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Drone Warfare: Killing Our Civil Liberties With a Joystick

Drone warfare is cowardly. A technician jiggles a joystick. Seconds later, thousands of miles away, a Reaper drone robot airplane fires a Hellfire missile, maiming or dismembering unsuspecting, unarmed, often unidentified human beings.

Drone warfare is cowardly. A technician jiggles a joystick. Seconds later, thousands of miles away, a Reaper drone robot airplane fires a Hellfire missile, maiming or dismembering unsuspecting, unarmed, often unidentified human beings. That technician, along with his or her chain of command, plays god – a god who takes no risk in taking those human lives.

The Reaper incinerates Afghan or Pakistani shepherd boys, funeralgoers and other noncombatants. US civilians are also victims of drone warfare. I’m not referring here to US citizens already assassinated by drones, but to the fact that – thanks to the Reaper piloted from various US military bases – our civil liberties are increasingly being curtailed, eroded, violated.

Three cases from Central New York’s Reaper hub in Syracuse:

  • On April 22, 2011 38 US civilians, myself included, sought to deliver a citizens’ indictment at the main gate of Hancock Air Base for the drone war crimes being committed within. The “Hancock 38” were responding to the Nuremberg protocols, signed by the United States, which require citizens to expose and impede their government’s war crimes.

The Hancock 38 were exercising our First Amendment rights of freedom of expression, freedom of assembly and the freedom to petition our government for redress of grievances. Nonetheless, we were arrested and charged with blocking traffic and failure to heed a supposedly “lawful” order to disperse.

During our week-long trial, former US Attorney General Ramsey Clark testified that weaponized Reapers violate international law. Nonetheless, a suburban town court found each of us guilty. (Note: many of the 38 saw no connection whatsoever between our “crime” and the $375 fines levied on each of us. Thus, rather than render unto Caesar, we redirected our fines – over $5000 total – through the antiwar organization Voices for Creative Nonviolence to a peace group in Afghanistan.)

  • Exactly one year later, on April 22, 2012, more than 50 US civilians walked silently, somberly and single-file for two miles toward Hancock Air Base. Most held signs protesting the Reaper; many carried a war crimes citizens’ indictment, which they intended to deliver to the base. Several hundred yards from their destination, they were forced to halt on the shoulder of a public road by Onondaga County sheriffs. Many were arrested without warning. In a further escalation of illegal tactics, the sheriffs confiscated walkers’ cameras and video equipment. This equipment has yet to be restored to its owners.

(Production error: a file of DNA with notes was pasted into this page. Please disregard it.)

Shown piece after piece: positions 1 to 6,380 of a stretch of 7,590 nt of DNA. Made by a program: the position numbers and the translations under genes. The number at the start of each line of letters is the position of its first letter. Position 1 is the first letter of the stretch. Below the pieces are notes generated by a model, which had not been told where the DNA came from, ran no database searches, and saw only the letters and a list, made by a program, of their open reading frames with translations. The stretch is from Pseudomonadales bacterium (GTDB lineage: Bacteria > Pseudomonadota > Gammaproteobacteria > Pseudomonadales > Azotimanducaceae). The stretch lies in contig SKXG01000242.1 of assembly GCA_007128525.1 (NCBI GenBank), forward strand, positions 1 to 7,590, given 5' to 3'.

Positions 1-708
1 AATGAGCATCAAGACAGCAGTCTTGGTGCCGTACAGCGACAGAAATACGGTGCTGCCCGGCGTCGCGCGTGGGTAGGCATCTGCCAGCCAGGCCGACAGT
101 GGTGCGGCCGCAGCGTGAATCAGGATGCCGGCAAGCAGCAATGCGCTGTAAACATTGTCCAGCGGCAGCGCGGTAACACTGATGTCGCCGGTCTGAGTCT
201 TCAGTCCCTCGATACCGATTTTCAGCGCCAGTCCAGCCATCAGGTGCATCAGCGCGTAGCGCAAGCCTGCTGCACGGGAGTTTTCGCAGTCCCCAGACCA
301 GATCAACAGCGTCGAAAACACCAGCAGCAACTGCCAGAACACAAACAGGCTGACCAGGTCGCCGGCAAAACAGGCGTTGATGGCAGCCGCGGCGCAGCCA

Closer to the base entrance but still on the shoulder of the public road, sheriffs arrested Ron Van Norstrand, a Syracuse attorney who, last fall, had defended some of the Hancock 38. Ron was snatched from our midst without provocation and without warning as he consulted with several of us about the day’s arrests. There was no apparent reason that he was singled out from our group as we clustered on the shoulder across from the base entrance.

Shortly thereafter, the sheriffs blocked six civilians, also carrying citizen indictments, as we approached that entrance. While detained, activist Rae Kramer read aloud our indictment to the nest of armed soldiers guarding the gate. In all, that day, 33 orderly, law-abiding individuals exercising our First Amendment rights were pre-emptively arrested, charged with “marching without a permit.”

  • Twice a month for the past couple of years, a handful of us have been standing on the shoulder of the road across from Hancock’s main gate. We’re there for 45 minutes during Hancock’s afternoon shift change, displaying anti-drone signs to the rush hour traffic. Although we have had occasional conversations with civilian law enforcement there, we’ve never before been threatened or interfered with.

But on May 2, 2012, several prowl cars pulled up, and sheriffs, citing an obscure and perhaps never-before-enforced DeWitt town ordinance, told us we could no longer demonstrate there without a permit. We engaged the sheriffs in a discussion about the First Amendment and their oath to defend and uphold the Constitution.

A sergeant told us that the base complained about our presence. He also told us – with a straight face – that in the town of DeWitt, any “assembly” of more than two persons requires a permit. Dick Keough and I were then arrested, handcuffed and charged with “assembling w/o permit.”

Compared to the terror of robotic killing, such stifling of dissent may seem like small potatoes, but it’s a harbinger, and a slippery slope. Law enforcement and the courts, more and more, knuckle under to the military and violate the First Amendment rights of US citizens. Presumably, our law enforcement and military personnel swear to uphold the Constitution. Such individuals may (or may not) serve and sacrifice with honor and courage; the sad irony is that some seem to think they do so to protect our freedoms.

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